Pakistan's Khan arrives in Iran as tensions rise in Gulf

Iran's Atomic Energy Organisation spokesperson Behrouz Kamalvandi, government spokesperson Ali Rabiei, and Deputy Foreign Minister Abbas Araghchi. (Iranian Presidency, AFP)
Iran's Atomic Energy Organisation spokesperson Behrouz Kamalvandi, government spokesperson Ali Rabiei, and Deputy Foreign Minister Abbas Araghchi. (Iranian Presidency, AFP)

Pakistan Prime Minister Imran Khan visited Iran on Sunday following a request from the United States and Saudi Arabia for him to try to defuse rising tensions in the Gulf.

Khan's office said his visit was part of an initiative "to promote peace and security in the region", and that he would hold talks with Iran's supreme leader Ayatollah Ali Khamenei and President Hassan Rouhani.

Khan landed in Tehran and was greeted at the airport by Foreign Minister Mohammad Javad Zarif before going into a meeting with Rouhani, an AFP correspondent reported.

It is his second visit this year to Iran, which shares a border of about 1 000km with Pakistan.

Last week, a spokesperson for Pakistan's foreign office said Khan was also expected to travel to Saudi Arabia, without providing further details.

Tensions

Khan said last month that both the US and Saudi Arabia had asked him to mediate with Iran to calm tensions in the Gulf.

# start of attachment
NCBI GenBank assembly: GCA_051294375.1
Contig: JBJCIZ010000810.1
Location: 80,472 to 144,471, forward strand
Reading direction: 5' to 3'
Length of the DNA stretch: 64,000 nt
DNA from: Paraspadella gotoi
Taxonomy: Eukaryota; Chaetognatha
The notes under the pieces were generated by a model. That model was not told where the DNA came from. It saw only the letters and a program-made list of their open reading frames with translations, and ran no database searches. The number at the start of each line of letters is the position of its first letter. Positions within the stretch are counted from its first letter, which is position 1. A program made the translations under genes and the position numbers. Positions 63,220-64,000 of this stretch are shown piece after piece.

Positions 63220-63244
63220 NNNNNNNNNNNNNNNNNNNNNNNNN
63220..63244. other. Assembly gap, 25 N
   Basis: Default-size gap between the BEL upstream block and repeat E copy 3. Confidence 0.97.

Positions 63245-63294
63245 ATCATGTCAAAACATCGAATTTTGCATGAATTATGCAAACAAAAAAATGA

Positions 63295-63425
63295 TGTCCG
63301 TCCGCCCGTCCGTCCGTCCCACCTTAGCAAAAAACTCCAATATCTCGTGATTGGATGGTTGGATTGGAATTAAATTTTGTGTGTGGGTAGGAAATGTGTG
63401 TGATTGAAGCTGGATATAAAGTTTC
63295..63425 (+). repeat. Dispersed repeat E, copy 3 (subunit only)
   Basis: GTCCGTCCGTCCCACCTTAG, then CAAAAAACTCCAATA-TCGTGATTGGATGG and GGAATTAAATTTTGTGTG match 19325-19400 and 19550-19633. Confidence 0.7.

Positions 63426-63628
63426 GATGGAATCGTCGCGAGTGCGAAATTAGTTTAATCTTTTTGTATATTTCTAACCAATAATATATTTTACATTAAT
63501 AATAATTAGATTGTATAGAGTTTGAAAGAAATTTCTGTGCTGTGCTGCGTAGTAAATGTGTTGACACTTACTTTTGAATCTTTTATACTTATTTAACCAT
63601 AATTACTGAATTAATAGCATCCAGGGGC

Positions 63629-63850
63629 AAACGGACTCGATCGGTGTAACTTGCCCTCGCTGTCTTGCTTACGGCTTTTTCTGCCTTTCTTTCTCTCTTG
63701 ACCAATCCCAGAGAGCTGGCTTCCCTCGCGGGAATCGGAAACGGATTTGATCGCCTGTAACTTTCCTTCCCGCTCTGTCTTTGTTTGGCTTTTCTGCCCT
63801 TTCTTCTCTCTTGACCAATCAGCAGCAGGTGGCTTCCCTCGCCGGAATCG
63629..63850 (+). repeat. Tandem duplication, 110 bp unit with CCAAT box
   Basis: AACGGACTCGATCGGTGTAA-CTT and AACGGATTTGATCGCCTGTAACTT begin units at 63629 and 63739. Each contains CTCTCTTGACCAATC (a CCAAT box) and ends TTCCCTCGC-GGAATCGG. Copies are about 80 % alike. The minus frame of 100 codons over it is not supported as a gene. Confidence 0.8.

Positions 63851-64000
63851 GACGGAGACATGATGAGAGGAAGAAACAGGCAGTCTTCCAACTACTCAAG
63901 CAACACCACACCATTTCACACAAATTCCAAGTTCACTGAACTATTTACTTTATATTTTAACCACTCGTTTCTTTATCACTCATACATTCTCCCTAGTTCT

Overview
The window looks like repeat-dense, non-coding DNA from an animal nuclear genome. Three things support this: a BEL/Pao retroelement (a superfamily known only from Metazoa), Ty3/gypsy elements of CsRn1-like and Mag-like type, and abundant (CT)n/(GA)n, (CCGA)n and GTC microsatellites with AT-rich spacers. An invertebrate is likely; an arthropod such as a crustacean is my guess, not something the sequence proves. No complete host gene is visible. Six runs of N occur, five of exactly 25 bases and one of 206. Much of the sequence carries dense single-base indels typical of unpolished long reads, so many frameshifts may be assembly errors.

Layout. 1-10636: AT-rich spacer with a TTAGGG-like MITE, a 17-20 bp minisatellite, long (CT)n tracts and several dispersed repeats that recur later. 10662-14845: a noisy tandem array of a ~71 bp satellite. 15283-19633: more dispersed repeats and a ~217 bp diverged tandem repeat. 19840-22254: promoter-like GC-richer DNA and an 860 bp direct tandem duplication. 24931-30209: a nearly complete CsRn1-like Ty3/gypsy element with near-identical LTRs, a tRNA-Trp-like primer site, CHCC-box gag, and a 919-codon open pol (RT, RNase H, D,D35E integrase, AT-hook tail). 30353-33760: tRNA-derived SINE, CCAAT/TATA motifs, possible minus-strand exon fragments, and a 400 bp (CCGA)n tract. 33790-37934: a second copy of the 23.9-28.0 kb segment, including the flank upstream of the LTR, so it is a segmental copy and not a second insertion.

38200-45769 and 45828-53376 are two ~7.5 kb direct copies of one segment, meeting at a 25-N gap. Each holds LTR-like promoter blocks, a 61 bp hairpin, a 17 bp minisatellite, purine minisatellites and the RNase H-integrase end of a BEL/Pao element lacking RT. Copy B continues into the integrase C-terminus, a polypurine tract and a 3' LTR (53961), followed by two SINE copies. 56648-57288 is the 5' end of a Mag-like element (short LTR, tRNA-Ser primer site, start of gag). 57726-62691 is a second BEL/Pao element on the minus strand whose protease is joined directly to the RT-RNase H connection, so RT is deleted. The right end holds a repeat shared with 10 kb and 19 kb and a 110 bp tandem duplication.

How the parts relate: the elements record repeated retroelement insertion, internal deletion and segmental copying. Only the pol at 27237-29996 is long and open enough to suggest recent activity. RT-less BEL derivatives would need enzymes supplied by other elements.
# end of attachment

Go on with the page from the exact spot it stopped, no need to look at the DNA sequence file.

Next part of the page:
There has been a spate of still-unexplained attacks on shipping in and around the vital seaway involving Iran and Western powers, as well as drone attacks on Saudi oil installations.

Washington accused Tehran of attacking the vessels with mines and of being behind the drone assault, something it strongly denies.

Pakistan has strong relations with Saudi Arabia, with more than 2.5 million of its nationals living and working in the kingdom.

But it also maintains good relations with Iran and represents Tehran's consular interests in the US.

Khan met both Rouhani and US President Donald Trump at the United Nations General Assembly last month, shortly after he visited Crown Prince Mohammed bin Salman in Saudi Arabia.

Iran's foreign ministry spokesperson said the day before Khan's arrival that Tehran was ready to talk with Riyadh.

"Iran has repeatedly announced that it is ready to negotiate with its neighbours including Saudi Arabia to solve any misunderstandings with our without a mediator," Abbas Mousavi was quoted as saying by the semi-official ISNA news agency.

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